Gurudev, it is said, 'Sattvashuddhaira karyasidhhi' (Meaning: One achieves his desires by increasing purity and positivity, i.e., sattva). Is purifying one’s sattva sufficient to achieve what one desires, or is it one of the many factors for success?
There is a verse in Sanskrit, 'Raviryartevantyam pratidinam-uparasya narabhasyah. Kriyasiddhir bhavati Sattve-mahatam nopakarane'.
(From the Raghuvamsa by Sri Kalidasa)
It means that one cannot achieve desires by upakarana alone (Upakarana implies the means or medium used to accomplish one’s desires). By enhancing one’s Sattva (positivity) one is able to accomplish what one wants. But this does not mean that one can achieve something without using any material means or medium.
You can understand it like this. You can bake bread on the stove only when there is fire (here referring to Sattva). If there is no fire, the bread will remain uncooked. But to make bread, you also need wheat flour, water and a baking pan (these being the materials). Only then can you prepare the dough. So, just having dough, or just having fire alone cannot bake bread.
If you just keep saying, 'I am very positive, I am very Sattvik', and think that everything will be accomplished by that alone, then that is not going to happen. You definitely need the tools to accomplish what you want.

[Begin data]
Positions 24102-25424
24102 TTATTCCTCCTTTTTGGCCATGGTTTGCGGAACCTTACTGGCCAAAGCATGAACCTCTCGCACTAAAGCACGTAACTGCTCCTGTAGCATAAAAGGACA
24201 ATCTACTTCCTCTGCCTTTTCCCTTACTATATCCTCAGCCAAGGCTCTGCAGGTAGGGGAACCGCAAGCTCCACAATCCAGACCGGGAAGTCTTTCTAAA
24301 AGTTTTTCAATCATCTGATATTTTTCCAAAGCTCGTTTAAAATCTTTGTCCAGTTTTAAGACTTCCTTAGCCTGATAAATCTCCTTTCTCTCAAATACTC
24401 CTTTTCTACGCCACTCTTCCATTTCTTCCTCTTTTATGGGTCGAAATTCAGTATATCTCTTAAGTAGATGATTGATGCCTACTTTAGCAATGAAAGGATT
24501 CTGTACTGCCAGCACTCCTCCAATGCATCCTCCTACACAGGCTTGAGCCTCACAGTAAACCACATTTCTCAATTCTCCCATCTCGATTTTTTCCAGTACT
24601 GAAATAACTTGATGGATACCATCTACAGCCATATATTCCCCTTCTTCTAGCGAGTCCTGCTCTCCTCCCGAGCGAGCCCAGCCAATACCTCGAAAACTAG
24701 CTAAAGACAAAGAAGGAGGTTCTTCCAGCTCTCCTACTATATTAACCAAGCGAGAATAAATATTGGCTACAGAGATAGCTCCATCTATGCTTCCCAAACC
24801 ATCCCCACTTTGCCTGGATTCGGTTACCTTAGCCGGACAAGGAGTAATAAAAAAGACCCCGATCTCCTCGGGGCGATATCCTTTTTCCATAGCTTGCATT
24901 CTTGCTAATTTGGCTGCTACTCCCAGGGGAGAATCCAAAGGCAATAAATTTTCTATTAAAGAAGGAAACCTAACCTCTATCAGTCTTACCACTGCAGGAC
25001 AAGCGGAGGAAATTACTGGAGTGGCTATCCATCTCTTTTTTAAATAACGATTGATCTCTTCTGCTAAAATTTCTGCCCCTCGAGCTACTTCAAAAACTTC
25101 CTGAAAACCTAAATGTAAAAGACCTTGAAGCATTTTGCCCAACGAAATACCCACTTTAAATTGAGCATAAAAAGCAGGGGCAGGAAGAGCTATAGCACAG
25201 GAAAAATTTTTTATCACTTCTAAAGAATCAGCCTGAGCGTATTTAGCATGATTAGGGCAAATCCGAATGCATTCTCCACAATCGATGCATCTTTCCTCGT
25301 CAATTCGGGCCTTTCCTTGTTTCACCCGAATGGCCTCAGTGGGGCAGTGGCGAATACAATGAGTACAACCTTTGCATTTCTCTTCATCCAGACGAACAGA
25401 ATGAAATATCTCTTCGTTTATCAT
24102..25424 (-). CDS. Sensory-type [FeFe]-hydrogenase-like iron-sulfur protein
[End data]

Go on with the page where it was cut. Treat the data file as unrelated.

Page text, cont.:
There also comes a stage in which, the moment a thought or a wish arises in the mind, it gets materialized and fulfilled instantly. This is called Naishkarma Siddhi and it happens in very rare individuals. It means having all your wants and desires fulfilled even before the thought arises in the mind. And who gains such ability? One who is totally content from within and free from all actions and their attachments, attains Naishkarma Siddhi.
It also happens to a devotee who is so totally soaked in devotion and desires nothing at all. Such a devotee too attains Naishkarma Siddhi. But for that they have to strive for a long time in their life to attain such a state. Once a person attains such a state, then whatever he thinks immediately starts happening.
Such a Brahmajnani (one who has realized the Brahman or the Supreme Consciousness) effortlessly acquires Naishkarma Siddhi. But a Brahmajnani also attains this Siddhi over due course of time. When the time is right and the person has become ripe, then he attains Naishkarma Siddhi.
How many of you have experienced this that whatever you think of starts happening? Yes, this is called Naishkarma Siddhi. Everyone surely gets a glimpse of this in their life, but it may take some time to attain it completely.
(Note: The discourse was given in Hindi. Above is a translation of the original talk.)